I am opposed to the same things you are: rote memorization, loyalty to a creed rather than an idea, cult of personality, mixing religion in, denying or ignoring a valid principle to achieve greater attraction to new-comers, etc. I've found nowhere that I disagree on specific actions or positions in this area.

I'm glad you see that what I'm aiming at as breaking out of the zero-sum view and finding the higher, more fundamental values all objectivists share - for the purpose of greater benevolence and increased efficacy in the spread of Objectivism.

I say that in the larger picture there is no zero-sum situation here. I see the zero-sum picture as an error made by both sides. To the extent Objectivism grows it is a success for both sides. I see things being done on both side that are good. In science there are still disagreements (what is the unit of selection in evolution - the gene, the individual, or the species?). But most parties hold to a common, higher value of biology. And each side understands that a friendly adversarial approach helps science. The more benevolence the more useful the collaboration, the quicker and easier each side is able to discover its 'flaws' and discard them.

I appreciate your response. (There is such a difference between honest, intelligent arguments against one's position and the hollow feel of empty rhetoric). I feel understood in this area.





Post 19

Thursday, January 25, 2007 - 9:52pmSanction this postReply
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Steve,
 There is a utopian or idealistic vision (not the best choices of words) of THE correct view that we all, rightly, work towards. But our arrival may never be fully realized - except way down the road in the distant future (as it is, for example, in the sense that there are now elements of the hard sciences that are only questioned, even on the detail level, by nut-cases).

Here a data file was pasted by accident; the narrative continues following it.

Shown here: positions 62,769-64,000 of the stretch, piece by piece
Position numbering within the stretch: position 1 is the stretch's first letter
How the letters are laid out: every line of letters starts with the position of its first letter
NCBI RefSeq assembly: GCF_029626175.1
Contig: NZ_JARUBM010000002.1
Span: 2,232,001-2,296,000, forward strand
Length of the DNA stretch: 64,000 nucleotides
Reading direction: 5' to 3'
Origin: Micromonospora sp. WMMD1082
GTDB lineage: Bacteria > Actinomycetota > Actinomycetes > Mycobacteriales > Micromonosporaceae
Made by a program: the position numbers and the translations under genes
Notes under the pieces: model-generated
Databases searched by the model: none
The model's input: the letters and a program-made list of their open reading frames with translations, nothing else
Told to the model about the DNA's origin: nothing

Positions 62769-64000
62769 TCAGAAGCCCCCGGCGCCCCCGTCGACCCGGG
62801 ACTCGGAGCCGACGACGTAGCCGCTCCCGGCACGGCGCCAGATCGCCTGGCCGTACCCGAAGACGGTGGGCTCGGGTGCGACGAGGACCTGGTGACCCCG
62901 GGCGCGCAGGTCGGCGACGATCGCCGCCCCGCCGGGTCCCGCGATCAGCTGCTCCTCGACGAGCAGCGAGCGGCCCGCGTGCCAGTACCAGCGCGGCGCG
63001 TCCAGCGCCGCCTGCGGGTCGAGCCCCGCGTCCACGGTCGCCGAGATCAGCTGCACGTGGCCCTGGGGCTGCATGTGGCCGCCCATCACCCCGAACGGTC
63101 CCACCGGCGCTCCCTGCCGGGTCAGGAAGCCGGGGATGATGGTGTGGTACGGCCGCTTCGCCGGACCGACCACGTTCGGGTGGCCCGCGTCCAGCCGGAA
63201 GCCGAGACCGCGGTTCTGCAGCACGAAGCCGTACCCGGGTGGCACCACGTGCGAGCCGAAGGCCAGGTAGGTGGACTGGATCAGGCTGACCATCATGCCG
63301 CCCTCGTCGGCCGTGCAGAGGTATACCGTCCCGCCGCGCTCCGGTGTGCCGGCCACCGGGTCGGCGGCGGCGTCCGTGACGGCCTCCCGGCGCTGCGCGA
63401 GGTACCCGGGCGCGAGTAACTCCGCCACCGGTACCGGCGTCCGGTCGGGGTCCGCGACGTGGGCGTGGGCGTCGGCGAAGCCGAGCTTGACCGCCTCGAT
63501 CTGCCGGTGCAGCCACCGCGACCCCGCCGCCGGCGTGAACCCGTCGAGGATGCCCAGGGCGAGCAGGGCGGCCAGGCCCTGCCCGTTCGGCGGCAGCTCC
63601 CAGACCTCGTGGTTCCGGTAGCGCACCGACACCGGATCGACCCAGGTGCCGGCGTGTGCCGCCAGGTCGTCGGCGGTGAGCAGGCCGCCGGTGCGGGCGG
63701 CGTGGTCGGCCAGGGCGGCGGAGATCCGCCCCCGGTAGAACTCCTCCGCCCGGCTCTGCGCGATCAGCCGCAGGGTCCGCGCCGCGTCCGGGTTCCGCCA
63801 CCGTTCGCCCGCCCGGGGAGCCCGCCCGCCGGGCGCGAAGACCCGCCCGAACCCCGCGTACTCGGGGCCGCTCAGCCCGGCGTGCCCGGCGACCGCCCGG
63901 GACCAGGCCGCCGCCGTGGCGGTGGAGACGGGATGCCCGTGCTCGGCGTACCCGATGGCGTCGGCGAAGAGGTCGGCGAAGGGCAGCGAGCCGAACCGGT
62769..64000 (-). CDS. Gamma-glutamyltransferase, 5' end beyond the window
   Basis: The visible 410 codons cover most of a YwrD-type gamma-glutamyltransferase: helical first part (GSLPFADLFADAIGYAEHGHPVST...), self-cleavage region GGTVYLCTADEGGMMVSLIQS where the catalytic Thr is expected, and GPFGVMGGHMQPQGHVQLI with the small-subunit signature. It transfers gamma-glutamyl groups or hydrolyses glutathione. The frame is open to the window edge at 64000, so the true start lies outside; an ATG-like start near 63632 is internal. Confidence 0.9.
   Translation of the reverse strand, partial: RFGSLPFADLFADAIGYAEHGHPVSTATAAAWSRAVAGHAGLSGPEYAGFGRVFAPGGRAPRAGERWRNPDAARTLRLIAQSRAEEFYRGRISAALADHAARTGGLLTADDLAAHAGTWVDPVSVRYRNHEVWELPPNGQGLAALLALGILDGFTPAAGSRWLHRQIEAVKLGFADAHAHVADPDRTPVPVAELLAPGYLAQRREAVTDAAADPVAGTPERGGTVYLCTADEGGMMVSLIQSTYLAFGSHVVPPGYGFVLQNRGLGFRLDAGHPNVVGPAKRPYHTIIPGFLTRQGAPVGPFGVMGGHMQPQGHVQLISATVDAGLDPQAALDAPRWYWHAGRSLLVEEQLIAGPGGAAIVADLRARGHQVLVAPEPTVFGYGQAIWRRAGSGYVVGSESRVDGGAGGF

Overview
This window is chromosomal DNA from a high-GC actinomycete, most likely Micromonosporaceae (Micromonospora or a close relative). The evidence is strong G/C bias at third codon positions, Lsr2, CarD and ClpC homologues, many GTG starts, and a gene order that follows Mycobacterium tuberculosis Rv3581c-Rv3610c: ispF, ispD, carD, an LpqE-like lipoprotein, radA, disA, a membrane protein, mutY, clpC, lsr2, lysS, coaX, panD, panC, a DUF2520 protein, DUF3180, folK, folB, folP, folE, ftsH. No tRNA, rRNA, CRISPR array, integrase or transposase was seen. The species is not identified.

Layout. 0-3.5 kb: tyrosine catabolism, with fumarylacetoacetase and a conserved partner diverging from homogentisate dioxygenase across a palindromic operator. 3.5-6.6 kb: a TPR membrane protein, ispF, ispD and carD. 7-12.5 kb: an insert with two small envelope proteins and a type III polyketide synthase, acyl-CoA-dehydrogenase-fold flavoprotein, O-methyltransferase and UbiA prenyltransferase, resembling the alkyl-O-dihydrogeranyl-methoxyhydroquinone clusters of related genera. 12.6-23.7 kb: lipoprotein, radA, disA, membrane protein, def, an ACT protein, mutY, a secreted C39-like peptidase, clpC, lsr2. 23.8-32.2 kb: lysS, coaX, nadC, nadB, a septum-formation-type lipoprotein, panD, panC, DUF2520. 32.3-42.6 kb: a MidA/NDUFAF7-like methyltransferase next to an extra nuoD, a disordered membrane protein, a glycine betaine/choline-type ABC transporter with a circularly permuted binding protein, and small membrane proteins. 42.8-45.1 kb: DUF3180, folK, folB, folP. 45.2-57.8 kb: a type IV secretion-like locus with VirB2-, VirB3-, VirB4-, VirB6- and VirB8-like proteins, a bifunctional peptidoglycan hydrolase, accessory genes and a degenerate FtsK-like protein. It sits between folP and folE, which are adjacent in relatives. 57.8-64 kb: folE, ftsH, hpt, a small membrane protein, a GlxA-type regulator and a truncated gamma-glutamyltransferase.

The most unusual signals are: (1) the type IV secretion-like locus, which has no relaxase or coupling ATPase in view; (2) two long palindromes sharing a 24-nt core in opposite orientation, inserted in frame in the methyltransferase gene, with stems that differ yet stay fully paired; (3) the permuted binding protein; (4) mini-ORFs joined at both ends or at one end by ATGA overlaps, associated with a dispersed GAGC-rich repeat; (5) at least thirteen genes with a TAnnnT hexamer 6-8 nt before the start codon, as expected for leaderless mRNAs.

I totally get the point about the nut-case disbelief in some "elements of the hard sciences." I'm thinking here of the Flat Earth Society and of the Young Earth Creationists. But let me ask you a poignant -- yet admittedly rib-jabbing -- question, Steve: What is it that is even more unquestionable than "hard science" is? I'll give you an admittedly-wily hint: It is that which got science off the ground in the first place.

;-)

Some of them may be false arguments; some may be carrying more heat than is helpful; and believing in man’s rational nature, I believe others will find a final resolution.
[Change of tone now] I really like what those words say, Steve.

I say that in the larger picture there is no zero-sum situation here. I see the zero-sum picture as an error made by both sides. To the extent Objectivism grows it is a success for both sides.
Okay, but please be clear as to in what sense you meant by Objectivism's "growing." For instance, if you mean growth in the sense of growing as a systematized philosophy, then to me this is saying what Joe was saying regarding the sides of debate being inherently flawed; in particular, the closed-system side. And, if you mean growth in the "social acceptance" sense (without change in the philosophy, per se), then it's the "open-system" folks losing out -- because then there would be more closed-system advocates.

In short, in order to make sense, you would have to mean that it grows in both senses at the same time. Perhaps that's what you meant, in the context that Objectivism is an objective value for all humans (ie. that any way you can get "the medicine" down their throats, they're better off for it).

Do you think that what I've said here is 100% accurate (even if not 100% precise)?

Ed

(Edited by Ed Thompson on 1/25, 9:54pm)